Hugh Howey has an interesting perspective on some of the changes Amazon has been making lately. It starts with a great post Nate Hoffelder made over at The Digital Reader: Amazon has abruptly decided to pull its affiliate program membership from a number of e-book discovery sites due to long-standing terms-of-service violations that it’s only just decided to take notice of.
Sites like Pixel of Ink (and BookBub, though BookBub apparently hasn’t had its affiliation yanked yet) make a lot of money on Amazon affiliate buys via including their affiliate link in the URLs in their email blasts of e-book promotions. However, it’s the same old story we’ve seen in cutthroat markets again and again: the incumbent embraces and extends a program someone else had been offering, and then does whatever it can to cut off that someone else. So it is for Amazon, which now has its own e-book discovery and promotion service, Goodreads Deals.
Howey notes that, even though Amazon makes a lot of money from those email blasts, it seems likely Amazon wants to rake in more promotional dollars from publishers—the same dollars publishers spend making sure that brick-and-mortar bookstore chains give prime display space to their books. Amazon already limited the number of free books its affiliate partners could promote, in 2013, and now it’s doing the same for discounted books.
The reason, Howey believes, has to do with the way Amazon is always playing cat-and-mouse with those who would exploit its algorithms—be it the people who include links to the end of their e-books to game Kindle Unlimited, or via some other means. Amazon wants its reviews, bestseller lists, and also-bought recommendations to reflect the way customers actually do buy and read books, to keep readers happy and buying from Amazon.
Incidentally, this is where I think Amazon destroyed Barnes & Nobles’ attempts to sell online. Barnes & Noble neglected their reader reviews (which turned into some weird commenting game played by teens. No, really), and they tried to control their bestseller list. Which meant that more readers were finding what people were actually enjoying reading over at Amazon, leading to an erosion of reader engagement at B&N. This was greatly exacerbated by a terrible search engine at B&N.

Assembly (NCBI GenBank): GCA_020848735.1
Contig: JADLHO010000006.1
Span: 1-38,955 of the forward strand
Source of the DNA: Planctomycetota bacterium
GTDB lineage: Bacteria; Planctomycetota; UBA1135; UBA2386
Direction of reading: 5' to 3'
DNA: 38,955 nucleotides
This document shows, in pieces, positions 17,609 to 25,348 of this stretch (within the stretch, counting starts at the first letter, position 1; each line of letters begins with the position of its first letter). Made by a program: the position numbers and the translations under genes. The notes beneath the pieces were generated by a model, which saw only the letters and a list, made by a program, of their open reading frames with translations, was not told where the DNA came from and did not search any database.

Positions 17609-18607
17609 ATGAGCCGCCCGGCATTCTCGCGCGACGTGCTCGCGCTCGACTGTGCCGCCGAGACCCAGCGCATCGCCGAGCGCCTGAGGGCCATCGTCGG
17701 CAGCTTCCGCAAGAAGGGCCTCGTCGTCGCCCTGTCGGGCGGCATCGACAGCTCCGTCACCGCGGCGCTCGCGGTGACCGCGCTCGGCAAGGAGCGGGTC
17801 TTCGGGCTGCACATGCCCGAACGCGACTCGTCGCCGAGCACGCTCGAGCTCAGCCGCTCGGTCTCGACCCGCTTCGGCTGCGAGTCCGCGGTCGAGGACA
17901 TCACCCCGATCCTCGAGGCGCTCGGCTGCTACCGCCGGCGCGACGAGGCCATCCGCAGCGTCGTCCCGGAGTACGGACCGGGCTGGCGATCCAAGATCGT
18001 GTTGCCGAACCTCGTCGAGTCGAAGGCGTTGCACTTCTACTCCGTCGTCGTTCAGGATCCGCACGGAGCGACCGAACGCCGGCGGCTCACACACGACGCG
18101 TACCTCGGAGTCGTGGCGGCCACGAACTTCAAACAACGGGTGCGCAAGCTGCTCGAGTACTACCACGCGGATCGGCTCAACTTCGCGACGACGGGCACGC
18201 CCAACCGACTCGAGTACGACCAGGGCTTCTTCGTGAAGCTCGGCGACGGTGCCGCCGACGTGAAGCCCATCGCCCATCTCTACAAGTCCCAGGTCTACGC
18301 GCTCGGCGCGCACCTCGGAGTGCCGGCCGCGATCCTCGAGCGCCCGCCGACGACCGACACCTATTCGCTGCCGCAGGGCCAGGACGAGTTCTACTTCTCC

So, for Amazon, it’s all about reducing the amount of influence and control external services have over Amazon’s bestseller lists. Sites like Pixel of Ink represent outside influences on Amazon’s lists, so they have to go.
Nate himself is a little skeptical of Howey’s take. He notes that Amazon already does accept the same co-op merchandising payments as Barnes & Noble and other physical stores, and has for some time. (In fact, that was part of the reason behind recent contract spats with the Big Six publishers and Hachette in particular.) it also “games” its own best-seller lists by giving away free copies of the books it publishes itself in a given month.
I think it’s worth noting, though, that in those cases it’s Amazon doing the gaming—it’s not letting someone else stick their fingers into the pie. It might well be that what’s a no-no to let someone else do is perfectly fine to do yourself if you’re Amazon.
Whether it’s all about the user experience, or just having more control over what books it sells, it seems clear Amazon isn’t afraid to torpedo competitors—whether to itself, or to new services it chooses to offer. And because Amazon has become so powerful, it has that much more control over what everybody else does.
Right about now is when it would be good if Amazon had some actual competition—any real competition at all. If services and customers had a real alternative to turn to, it might make Amazon play nicer. But who knows; if Amazon continues along the path it’s currently on, maybe it will inspire some sooner or later.